November 8, 2010: The American UAV offensive against Islamic terrorist leaders in northwest Pakistan has driven some of the enemy to seek safety just across the border in Afghanistan. So far this year, there have been 97 U.S. missile attacks in Pakistan, compared to 53 in all of 2009 and 35 in 2008. Over 90 percent of this year's attacks have been in North Waziristan, where many Taliban and al Qaeda have long been based. The Pakistani Army has refused American requests that the area be cleared of hostile forces. Many in the Pakistani military and counter-terrorism establishment consider these Islamic terrorists as a useful tool to maintain some control in Afghanistan, and as a weapon against India. But the American missile attacks have made life increasingly risky for the terrorist leadership, and the easiest place to run to is just across the border. The American UAVs can still strike there, but the strategy appears to be to get away from the spies and informers among the tribesmen in North Waziristan. The tribes across the border are more hostile, and have a ceasefire with the Haqqani Network, which regularly moves men from North Waziristan to make attacks in Afghanistan. But the U.S. doesn't just rely on tribal informants for targeting information. There are also lots of electronic eavesdropping and sensors (various types of vidcams and special cameras) along with data mining tools. It will soon become apparent if you can run and hide. There are other problems for Haqqani, as the tribes just across the border tend to be Shia. While a minority of Pushtuns are Shia, they do not get along with Islamic radicals like al Qaeda, Taliban or Haqqani, because all three of these consider Shia heretics.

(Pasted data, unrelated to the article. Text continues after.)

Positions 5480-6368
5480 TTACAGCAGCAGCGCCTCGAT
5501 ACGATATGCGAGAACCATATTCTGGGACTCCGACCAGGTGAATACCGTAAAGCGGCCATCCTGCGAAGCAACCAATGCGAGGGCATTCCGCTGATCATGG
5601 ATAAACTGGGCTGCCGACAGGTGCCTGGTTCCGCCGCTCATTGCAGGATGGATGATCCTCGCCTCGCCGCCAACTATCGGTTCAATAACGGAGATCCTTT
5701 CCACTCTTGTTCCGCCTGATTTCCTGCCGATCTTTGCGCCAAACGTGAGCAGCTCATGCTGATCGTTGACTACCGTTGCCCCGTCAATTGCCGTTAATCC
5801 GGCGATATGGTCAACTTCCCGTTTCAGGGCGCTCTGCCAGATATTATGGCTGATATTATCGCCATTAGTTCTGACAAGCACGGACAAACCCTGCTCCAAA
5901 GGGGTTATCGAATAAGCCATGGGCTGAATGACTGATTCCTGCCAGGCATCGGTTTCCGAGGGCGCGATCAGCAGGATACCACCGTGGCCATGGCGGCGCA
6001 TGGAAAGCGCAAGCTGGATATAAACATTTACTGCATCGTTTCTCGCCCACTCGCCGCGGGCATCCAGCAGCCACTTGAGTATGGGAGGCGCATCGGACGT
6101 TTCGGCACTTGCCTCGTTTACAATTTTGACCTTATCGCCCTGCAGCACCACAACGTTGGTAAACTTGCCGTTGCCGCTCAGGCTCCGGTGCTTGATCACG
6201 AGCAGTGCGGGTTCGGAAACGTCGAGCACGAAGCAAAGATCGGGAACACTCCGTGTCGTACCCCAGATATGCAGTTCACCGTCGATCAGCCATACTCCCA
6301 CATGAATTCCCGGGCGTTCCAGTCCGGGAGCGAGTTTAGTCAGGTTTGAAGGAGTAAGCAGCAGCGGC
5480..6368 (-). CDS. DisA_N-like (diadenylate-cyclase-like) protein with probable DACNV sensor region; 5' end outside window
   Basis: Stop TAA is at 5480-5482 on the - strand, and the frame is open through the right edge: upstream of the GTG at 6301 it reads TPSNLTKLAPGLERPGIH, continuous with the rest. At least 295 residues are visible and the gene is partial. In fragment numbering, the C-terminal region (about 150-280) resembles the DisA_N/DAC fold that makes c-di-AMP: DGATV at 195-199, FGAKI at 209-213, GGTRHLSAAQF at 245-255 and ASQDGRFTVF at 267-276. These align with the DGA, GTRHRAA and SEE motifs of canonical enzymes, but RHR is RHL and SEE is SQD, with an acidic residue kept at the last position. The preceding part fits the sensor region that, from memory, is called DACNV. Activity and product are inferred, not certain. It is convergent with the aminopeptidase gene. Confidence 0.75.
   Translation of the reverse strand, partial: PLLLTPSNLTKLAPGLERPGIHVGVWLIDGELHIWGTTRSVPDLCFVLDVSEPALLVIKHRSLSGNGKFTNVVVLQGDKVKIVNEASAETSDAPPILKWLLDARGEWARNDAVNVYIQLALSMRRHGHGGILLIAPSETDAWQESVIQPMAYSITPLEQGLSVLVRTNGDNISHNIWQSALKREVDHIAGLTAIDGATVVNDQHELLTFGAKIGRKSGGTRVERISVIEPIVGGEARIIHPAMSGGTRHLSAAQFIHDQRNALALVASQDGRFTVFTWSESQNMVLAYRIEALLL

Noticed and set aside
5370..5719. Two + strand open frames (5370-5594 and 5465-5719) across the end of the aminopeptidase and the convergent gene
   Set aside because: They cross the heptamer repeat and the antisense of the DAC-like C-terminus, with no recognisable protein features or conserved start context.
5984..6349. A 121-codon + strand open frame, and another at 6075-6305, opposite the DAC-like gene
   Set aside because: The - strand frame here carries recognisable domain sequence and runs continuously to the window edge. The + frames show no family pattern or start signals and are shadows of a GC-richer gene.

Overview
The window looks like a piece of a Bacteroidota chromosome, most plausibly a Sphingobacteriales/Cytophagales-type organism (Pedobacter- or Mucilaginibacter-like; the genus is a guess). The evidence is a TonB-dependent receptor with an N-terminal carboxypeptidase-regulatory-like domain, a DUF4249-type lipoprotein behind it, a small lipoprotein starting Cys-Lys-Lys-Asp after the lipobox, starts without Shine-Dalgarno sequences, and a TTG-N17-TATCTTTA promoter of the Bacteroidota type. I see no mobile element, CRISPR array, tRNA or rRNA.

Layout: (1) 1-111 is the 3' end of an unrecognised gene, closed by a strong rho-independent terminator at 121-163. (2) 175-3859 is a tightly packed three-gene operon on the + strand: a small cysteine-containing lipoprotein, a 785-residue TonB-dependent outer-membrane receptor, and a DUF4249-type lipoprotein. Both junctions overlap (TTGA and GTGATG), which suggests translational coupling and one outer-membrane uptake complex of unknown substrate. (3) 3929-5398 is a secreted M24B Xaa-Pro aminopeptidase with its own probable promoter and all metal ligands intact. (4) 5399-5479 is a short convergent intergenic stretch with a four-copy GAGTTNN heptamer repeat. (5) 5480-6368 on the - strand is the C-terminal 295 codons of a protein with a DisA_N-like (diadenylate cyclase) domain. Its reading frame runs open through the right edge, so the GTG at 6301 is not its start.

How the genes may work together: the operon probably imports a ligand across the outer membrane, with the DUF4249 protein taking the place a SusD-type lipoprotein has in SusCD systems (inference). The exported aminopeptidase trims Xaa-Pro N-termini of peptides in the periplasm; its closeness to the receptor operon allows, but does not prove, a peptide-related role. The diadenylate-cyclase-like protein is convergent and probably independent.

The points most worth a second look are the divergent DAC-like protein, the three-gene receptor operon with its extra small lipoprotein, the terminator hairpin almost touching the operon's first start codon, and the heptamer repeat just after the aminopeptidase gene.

While the Pakistanis refuse to attack in North Waziristan, they are still chasing down Taliban in nearby areas. Between that, and continued unrest in the southwest (Baluchistan) there are several hundred casualties a week in Pakistan, making it nearly as violent as Afghanistan.
Pakistan is making yet another attempt to curb rampant corruption among government officials. This time, the anti-corruption effort will be monitored by the intelligence agencies (especially ISI) to prevent corruption among the anti-corruption officials. While ISI has long harbored Islamic radical sympathizers, the radicals justify their use of violence as part of an effort to eliminate corruption. Despite that, many believe that ISI contains corruption prone Islamic radicals (which exist in large numbers). Few Pakistanis expect the new anti-corruption drive to be much more successful than previous efforts. India is also pressuring the United States, which gives Pakistan billions of dollars a year in economic and military aid, to put more pressure on the Pakistanis to stop supporting Islamic terror groups trying to carry out attacks in India. The Pakistanis deny they are doing so, but the evidence says otherwise.
In eastern India (Bihar state), Maoists blew up a section of track and derailed a freight train. The Maoists have called for a nationwide protest to the visit of the U.S. president, but most Indians are celebrating the event. So the Maoists will amp up their usual violence to try and compensate for this lack of hostility.
India is also pressuring Nepal to investigate claims that Nepalese Maoists (who are a large political party there, and still have a large militia) have been providing bases and combat training for Indian Maoists.
November 7, 2010: In North Waziristan, the Taliban publicly executed three men accused of spying for the United States. These killings are a regular occurrence in the area, but the Americans continue to find their targets. The accusations and executions are often off the mark, which just increases local hatred for the Islamic radicals, who are basically ruling by fear.
November 5, 2010: In northwest Pakistan, two mosques used by anti-Taliban militias were bombed by Islamic terrorists. Over 70 people were killed. The government supports these militia, which provide local security and make it difficult for the Taliban to operate in the tribal territories. These terror attacks, especially at mosques, are one of the things that makes the Taliban so unpopular. But sometimes the terror works.
November 3, 2010: Two retired Pakistani army generals were accused to taking $1.5 million in bribes, while they were managing military purchasing contracts.